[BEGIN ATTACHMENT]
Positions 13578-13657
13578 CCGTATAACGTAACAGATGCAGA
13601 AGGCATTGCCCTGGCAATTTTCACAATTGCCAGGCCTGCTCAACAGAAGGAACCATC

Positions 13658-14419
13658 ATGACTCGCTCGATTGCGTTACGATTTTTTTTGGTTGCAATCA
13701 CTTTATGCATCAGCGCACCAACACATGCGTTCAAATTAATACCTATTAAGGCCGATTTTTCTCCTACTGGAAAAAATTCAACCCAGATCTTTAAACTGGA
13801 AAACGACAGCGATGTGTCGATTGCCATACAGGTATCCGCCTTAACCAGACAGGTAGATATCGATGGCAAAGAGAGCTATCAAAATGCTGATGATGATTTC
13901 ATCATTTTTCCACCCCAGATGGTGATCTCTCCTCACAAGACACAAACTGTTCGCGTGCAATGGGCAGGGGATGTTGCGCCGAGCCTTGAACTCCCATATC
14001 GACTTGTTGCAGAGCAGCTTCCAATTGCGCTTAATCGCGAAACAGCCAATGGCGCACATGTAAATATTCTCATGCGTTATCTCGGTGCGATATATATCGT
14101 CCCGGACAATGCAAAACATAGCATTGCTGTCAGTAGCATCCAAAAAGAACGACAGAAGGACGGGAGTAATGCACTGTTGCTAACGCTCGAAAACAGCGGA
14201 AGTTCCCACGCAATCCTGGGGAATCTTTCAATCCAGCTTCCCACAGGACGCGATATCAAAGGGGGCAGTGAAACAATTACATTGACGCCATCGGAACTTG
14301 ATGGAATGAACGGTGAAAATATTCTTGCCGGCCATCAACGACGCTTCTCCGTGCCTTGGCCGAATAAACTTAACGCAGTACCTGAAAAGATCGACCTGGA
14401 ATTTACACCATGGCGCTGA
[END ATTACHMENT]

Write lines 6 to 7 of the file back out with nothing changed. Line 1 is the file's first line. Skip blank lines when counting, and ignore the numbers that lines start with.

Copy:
13701 CTTTATGCATCAGCGCACCAACACATGCGTTCAAATTAATACCTATTAAGGCCGATTTTTCTCCTACTGGAAAAAATTCAACCCAGATCTTTAAACTGGA
13801 AAACGACAGCGATGTGTCGATTGCCATACAGGTATCCGCCTTAACCAGACAGGTAGATATCGATGGCAAAGAGAGCTATCAAAATGCTGATGATGATTTC